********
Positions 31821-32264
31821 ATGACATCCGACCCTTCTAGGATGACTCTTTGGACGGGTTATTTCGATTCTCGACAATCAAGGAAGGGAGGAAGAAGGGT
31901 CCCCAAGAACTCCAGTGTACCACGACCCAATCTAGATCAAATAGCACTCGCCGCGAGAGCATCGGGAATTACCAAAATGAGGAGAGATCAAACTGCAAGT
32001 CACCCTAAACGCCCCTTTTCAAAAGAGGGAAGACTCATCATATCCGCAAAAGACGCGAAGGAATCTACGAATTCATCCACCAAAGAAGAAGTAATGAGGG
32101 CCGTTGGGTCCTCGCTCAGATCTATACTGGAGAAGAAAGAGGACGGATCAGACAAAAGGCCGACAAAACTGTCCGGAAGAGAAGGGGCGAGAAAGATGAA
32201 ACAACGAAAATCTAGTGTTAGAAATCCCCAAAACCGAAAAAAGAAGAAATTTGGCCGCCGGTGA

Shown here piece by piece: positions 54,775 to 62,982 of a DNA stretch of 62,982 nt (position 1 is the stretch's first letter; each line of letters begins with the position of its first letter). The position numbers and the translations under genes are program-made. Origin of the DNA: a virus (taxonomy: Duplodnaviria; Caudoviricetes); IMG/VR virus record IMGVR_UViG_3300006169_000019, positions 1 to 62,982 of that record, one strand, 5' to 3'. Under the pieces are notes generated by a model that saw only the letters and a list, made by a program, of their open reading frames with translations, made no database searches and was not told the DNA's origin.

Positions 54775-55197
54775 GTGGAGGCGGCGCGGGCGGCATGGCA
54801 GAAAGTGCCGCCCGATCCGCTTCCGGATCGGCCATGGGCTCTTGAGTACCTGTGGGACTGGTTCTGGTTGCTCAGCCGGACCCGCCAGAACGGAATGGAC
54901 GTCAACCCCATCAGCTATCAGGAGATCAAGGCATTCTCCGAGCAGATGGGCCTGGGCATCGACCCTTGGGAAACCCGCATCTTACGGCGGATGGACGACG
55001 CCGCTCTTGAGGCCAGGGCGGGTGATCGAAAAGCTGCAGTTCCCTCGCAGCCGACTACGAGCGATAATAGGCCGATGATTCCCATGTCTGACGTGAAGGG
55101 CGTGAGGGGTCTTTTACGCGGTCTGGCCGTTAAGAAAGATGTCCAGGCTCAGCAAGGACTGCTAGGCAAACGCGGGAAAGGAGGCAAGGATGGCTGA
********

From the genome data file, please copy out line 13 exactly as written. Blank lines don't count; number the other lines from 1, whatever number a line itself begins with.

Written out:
55101 CGTGAGGGGTCTTTTACGCGGTCTGGCCGTTAAGAAAGATGTCCAGGCTCAGCAAGGACTGCTAGGCAAACGCGGGAAAGGAGGCAAGGATGGCTGA